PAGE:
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Big Data Is Delivering Benefits, but They Are Not Equal Featured

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If professionals are right, we are moving from an economy that depends on manufacturing to one that focuses on experience. Today more than ever, businesses are required to create memorable experiences for their customers instead of simply ensuring that they deliver reliable products at an attractive price. Nevertheless, in the world where instantaneous, high-volume data is delivered freely through different channels, creating excellent customer experience will always carry the day.

Although big data is creating massive opportunities for companies that have embraced it, the opportunities created are not equal. Companies with more financial power are outshining the smaller ones that have less capability financially in terms of how they acquire and use customer data. In the case of Intuit’s acquisition of Credit Karma, for example, Intuit, through this deal, will have the ability to access customer data and use it in its operations. Just like many modern corporation, Intuit knows that accessing a large pool of user data enables it to better understand what they need.

Who benefits?

While companies may benefit immensely from user data, the question that in most cases goes unanswered is whether the consumers or the owners of data benefit from it. Does the consumer know that their information and critical details are being sold? We are talking about millions of people whose data is gathered by businesses every day. Almost all apps that crop up daily are aimed at collecting user data. With data collected by these companies, they can use it to target customers more accurately efficiently. The point here is that companies may benefit more in the collection of data than users.

For smaller companies, big data gives larger companies an edge over them. Since larger firms can acquire cutting edge big data technologies and algorithms simply because they can afford them, and the smaller companies find it hard competing in the same market. However, no matter the size of an organization, there is no firm that does not want to access customer information such as purchase data, sales, likes, dislikes and others since this can be like accessing a gold mine. Many companies world over spend their time and resources monitoring people on platforms such as Facebook, Google and Instagram, among others. This has given the most profitable companies, an edge over smaller ones since they can create ads based on behaviours as shown by data they collect.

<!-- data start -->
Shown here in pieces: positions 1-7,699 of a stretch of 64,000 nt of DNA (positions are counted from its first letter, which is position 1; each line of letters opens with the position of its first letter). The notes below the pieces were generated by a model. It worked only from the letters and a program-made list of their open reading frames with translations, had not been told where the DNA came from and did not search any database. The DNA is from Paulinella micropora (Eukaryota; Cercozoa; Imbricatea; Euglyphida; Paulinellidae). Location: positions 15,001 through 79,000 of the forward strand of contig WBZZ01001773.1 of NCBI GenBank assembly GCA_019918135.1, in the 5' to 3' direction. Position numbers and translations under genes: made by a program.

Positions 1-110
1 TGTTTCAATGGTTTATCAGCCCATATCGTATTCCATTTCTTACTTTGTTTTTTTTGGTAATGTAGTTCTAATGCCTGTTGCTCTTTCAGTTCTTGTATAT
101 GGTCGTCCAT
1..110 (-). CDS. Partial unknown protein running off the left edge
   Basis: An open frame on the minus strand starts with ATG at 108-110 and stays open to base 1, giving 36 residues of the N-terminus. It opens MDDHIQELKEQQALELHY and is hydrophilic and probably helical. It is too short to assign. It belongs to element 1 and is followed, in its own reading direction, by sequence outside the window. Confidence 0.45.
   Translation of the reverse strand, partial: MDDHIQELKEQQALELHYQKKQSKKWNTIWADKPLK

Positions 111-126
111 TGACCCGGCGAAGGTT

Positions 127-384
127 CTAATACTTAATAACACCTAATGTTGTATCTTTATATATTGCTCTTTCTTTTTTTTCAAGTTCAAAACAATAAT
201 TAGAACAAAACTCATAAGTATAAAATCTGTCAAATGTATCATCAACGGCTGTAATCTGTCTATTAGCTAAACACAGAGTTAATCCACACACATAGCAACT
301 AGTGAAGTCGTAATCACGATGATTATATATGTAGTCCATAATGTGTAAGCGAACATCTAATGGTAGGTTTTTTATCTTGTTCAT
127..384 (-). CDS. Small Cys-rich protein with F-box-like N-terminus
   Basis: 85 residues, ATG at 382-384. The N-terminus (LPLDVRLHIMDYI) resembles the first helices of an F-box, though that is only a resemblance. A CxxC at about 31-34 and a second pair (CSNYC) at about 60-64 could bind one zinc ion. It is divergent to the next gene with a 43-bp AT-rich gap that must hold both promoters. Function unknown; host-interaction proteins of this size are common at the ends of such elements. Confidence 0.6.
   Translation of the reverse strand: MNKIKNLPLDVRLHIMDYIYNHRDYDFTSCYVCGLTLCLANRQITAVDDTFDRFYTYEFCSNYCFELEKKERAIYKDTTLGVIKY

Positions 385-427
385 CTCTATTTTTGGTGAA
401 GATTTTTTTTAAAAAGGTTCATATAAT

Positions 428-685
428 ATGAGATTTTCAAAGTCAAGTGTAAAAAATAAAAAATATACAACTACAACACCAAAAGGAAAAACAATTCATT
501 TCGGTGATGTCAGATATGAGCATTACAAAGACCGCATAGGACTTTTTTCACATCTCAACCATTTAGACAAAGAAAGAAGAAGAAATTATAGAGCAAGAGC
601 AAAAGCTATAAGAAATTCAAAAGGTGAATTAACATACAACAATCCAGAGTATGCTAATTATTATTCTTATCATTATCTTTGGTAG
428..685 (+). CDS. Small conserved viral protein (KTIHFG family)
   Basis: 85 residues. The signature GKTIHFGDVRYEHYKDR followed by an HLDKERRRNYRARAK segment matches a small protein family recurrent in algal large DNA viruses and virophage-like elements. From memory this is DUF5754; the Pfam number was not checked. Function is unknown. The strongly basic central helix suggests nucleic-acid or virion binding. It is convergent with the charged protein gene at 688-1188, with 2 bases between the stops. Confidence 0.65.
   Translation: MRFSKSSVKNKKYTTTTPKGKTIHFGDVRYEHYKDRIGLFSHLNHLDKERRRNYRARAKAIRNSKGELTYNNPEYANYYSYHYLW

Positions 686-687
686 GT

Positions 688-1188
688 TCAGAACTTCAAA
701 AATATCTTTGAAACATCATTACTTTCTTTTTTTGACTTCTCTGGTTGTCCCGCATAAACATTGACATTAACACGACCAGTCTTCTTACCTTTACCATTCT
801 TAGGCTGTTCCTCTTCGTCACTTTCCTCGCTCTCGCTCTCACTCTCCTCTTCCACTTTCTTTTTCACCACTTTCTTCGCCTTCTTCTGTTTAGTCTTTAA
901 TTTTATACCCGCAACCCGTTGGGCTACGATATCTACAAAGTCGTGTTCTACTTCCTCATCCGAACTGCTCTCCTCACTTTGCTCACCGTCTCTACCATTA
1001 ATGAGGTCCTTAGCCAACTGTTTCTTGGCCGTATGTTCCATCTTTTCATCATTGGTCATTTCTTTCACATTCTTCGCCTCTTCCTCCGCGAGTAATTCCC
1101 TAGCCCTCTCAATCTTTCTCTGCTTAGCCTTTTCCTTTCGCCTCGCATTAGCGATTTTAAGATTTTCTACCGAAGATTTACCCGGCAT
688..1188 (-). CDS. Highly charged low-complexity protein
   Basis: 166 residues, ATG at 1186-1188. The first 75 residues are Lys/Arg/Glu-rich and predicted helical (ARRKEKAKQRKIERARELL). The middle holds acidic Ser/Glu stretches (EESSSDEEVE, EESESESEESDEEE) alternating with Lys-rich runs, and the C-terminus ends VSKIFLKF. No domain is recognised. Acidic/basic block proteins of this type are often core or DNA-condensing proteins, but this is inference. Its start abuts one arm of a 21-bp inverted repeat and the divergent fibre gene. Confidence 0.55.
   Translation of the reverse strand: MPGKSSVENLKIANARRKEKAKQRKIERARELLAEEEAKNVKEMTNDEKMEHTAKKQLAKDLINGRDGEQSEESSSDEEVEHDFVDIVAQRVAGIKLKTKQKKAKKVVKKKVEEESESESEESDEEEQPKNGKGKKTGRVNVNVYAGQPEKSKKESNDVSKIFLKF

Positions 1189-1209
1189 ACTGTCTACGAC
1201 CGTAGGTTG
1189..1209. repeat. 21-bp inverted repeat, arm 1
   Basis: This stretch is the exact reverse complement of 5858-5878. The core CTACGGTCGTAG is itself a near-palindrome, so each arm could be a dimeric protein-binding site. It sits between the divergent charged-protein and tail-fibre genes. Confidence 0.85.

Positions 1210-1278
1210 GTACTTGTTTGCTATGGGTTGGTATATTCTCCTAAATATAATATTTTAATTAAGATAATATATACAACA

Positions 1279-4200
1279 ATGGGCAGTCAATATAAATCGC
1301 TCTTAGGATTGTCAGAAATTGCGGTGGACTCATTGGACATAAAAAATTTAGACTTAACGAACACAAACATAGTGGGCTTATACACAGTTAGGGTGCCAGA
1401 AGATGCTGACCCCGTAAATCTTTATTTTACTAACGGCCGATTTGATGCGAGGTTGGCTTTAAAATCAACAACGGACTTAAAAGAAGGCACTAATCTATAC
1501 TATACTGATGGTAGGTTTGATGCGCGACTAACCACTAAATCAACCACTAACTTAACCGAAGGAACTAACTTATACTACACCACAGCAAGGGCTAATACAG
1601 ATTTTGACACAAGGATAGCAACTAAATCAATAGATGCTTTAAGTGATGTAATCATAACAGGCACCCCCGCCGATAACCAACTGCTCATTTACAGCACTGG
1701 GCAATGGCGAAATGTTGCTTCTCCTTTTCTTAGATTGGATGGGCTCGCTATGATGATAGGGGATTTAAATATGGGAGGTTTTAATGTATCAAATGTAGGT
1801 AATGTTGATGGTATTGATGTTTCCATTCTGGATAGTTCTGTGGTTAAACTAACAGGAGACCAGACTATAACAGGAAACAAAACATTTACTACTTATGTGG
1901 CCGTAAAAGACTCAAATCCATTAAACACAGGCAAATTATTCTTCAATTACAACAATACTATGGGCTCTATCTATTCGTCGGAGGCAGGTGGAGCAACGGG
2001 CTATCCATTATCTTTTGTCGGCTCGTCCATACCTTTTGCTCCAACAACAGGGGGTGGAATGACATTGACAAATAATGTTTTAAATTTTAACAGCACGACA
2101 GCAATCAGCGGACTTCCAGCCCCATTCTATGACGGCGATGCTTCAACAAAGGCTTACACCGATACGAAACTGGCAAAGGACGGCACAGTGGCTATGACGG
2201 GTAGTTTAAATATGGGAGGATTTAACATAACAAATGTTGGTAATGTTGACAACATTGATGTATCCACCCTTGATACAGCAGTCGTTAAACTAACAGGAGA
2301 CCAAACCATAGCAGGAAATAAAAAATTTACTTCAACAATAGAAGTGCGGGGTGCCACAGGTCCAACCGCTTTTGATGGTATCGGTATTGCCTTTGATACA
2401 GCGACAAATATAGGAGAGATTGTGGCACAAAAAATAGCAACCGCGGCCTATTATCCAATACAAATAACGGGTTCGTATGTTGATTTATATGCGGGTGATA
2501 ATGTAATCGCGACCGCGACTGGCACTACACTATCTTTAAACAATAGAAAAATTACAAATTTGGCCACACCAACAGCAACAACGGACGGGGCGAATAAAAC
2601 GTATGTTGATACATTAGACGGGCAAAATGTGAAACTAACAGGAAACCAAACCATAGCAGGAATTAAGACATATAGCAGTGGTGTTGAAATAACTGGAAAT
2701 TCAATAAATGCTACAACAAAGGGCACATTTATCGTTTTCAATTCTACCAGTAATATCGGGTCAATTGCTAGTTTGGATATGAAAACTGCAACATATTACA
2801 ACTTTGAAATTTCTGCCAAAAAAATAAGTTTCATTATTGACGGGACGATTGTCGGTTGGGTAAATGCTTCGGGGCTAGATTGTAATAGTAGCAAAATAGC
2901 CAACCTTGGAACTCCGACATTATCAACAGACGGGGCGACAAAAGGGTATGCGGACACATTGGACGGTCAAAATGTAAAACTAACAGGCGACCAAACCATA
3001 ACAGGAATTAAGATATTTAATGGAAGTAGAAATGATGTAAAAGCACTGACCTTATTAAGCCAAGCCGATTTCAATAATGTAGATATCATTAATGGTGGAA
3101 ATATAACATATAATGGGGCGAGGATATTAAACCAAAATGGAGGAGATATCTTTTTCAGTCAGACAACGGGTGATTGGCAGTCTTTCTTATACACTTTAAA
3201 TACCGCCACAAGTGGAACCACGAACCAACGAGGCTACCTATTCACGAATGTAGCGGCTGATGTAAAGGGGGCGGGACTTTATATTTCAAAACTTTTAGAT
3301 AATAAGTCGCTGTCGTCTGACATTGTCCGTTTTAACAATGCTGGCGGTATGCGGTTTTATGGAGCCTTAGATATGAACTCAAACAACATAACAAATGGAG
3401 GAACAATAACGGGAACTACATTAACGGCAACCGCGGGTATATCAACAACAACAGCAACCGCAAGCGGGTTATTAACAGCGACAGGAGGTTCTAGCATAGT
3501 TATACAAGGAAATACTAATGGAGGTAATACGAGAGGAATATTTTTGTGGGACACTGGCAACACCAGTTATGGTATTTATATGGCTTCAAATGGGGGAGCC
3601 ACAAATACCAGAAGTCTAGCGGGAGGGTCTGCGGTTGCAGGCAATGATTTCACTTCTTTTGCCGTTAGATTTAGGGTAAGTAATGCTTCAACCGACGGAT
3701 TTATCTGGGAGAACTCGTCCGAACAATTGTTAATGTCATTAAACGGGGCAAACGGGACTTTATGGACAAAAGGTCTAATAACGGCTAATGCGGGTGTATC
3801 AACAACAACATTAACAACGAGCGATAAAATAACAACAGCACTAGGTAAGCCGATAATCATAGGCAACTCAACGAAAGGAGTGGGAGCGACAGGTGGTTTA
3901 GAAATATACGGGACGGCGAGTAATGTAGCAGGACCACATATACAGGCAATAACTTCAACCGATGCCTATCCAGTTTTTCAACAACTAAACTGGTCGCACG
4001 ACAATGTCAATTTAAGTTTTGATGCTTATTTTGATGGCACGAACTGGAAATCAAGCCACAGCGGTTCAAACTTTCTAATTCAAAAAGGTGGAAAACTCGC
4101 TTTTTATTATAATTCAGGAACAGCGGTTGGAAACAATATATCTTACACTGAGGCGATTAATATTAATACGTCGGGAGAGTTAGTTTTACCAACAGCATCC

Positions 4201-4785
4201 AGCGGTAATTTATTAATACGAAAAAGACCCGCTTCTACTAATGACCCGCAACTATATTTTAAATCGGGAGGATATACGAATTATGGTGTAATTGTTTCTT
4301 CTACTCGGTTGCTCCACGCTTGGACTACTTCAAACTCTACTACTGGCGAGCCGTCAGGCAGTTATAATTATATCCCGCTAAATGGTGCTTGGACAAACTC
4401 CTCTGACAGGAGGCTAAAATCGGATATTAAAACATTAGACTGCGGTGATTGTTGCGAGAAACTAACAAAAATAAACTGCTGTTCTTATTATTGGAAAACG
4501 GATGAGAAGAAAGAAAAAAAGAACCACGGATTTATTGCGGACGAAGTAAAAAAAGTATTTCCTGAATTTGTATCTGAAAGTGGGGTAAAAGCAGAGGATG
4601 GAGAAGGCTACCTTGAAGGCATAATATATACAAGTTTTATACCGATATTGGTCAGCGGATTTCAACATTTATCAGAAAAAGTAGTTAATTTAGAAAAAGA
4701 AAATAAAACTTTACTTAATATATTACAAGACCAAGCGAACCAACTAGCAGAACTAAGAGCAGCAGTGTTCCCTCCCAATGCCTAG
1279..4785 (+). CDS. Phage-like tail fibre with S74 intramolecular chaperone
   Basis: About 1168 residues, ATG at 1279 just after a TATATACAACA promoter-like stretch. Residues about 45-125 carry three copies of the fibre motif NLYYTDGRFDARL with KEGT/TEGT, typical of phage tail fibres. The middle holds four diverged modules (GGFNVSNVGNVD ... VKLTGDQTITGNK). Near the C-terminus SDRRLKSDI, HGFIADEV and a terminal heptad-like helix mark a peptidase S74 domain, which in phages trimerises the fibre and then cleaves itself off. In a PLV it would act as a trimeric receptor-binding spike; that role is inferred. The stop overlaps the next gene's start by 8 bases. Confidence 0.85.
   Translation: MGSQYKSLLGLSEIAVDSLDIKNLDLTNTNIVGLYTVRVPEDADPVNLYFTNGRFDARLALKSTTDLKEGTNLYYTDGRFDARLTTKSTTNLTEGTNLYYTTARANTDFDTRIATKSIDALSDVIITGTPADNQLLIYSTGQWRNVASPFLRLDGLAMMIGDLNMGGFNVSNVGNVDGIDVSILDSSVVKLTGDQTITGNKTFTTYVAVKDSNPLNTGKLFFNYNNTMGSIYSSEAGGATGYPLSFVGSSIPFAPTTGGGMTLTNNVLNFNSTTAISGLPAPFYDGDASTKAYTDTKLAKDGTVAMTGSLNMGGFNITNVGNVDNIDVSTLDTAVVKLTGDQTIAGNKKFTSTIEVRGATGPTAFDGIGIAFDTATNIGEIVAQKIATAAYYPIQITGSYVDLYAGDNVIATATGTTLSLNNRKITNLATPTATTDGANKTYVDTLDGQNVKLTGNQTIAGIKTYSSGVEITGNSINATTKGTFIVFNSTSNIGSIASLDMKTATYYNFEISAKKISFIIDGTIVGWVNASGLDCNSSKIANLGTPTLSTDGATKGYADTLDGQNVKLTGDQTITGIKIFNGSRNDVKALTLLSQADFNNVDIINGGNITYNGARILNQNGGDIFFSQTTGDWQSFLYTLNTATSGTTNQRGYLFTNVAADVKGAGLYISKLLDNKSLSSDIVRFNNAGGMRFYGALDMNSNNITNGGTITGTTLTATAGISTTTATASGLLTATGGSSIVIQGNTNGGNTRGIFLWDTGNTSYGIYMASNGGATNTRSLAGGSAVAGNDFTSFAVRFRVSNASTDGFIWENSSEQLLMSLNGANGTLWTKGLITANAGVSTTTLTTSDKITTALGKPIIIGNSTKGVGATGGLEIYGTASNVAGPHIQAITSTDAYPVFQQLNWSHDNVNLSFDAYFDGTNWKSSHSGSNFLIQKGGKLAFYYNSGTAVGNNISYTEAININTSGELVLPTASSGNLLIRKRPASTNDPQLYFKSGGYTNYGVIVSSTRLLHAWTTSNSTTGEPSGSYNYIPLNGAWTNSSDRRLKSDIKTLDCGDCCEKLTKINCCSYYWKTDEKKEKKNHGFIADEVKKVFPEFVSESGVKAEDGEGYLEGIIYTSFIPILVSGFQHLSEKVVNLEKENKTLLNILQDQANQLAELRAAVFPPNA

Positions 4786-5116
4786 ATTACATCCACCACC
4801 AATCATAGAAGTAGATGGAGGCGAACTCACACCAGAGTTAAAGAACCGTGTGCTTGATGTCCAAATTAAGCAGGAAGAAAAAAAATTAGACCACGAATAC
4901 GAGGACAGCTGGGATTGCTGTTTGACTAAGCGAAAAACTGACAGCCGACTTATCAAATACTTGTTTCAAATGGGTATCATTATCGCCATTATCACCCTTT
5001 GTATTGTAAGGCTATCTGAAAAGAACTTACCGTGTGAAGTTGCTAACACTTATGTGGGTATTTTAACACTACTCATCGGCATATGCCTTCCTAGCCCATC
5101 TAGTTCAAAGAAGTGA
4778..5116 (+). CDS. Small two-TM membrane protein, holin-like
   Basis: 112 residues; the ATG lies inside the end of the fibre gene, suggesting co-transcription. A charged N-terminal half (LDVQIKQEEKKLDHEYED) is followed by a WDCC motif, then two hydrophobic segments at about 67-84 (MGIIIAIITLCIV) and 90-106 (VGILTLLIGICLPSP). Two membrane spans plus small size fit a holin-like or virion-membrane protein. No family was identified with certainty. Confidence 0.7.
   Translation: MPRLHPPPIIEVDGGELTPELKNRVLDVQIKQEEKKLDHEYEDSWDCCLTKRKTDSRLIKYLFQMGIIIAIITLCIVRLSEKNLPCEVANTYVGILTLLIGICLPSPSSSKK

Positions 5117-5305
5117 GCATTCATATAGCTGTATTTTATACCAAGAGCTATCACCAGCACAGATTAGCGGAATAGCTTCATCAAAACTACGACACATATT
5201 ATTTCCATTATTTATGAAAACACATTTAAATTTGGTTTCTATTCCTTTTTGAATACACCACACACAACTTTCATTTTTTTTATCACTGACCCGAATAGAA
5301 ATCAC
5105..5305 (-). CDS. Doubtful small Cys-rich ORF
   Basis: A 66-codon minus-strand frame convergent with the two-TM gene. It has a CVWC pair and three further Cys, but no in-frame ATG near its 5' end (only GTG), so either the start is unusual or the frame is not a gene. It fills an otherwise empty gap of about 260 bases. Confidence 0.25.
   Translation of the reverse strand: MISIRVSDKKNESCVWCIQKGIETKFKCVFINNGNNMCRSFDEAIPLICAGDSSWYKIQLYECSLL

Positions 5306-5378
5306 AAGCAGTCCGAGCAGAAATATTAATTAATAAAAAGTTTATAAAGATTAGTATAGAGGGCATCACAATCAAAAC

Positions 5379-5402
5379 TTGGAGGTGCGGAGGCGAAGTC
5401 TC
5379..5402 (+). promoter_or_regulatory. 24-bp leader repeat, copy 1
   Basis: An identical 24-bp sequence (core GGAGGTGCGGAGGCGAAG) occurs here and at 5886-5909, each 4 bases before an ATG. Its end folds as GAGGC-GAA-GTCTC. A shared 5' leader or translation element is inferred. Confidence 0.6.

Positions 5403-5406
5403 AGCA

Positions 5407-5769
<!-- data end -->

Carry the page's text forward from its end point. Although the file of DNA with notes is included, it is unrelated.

While it may be true that businesses get more from big data than do their customers, what cannot be refuted is the fact that consumers will also benefit from it. Firms after gathering data from the customers can identify the best way to serve them and the right products that suits their needs. By combining different datasets, a company can come up with schemes that suit each customer or group of customers. For financial institutions, for example, companies can analyze customer data to find out the credit score of different customers. If a customer has an excellent credit score, they can be given access to more money that they can borrow. For those with poor credit score, financial institutions can create other products that match their needs. This is a good thing for both the customer and the banking institutions.

It is unfortunate that some companies in their privacy policy state that they may share information with advertising firms so that they might create products that offer good customer experience. This is just the way that many companies justify their surveillance on individuals. Most people are unaware of how their critical their information can be misused in the name of coming up with the right services or products.

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Scott Koegler

Scott Koegler is Executive Editor for Big Data & Analytics Tech Brief

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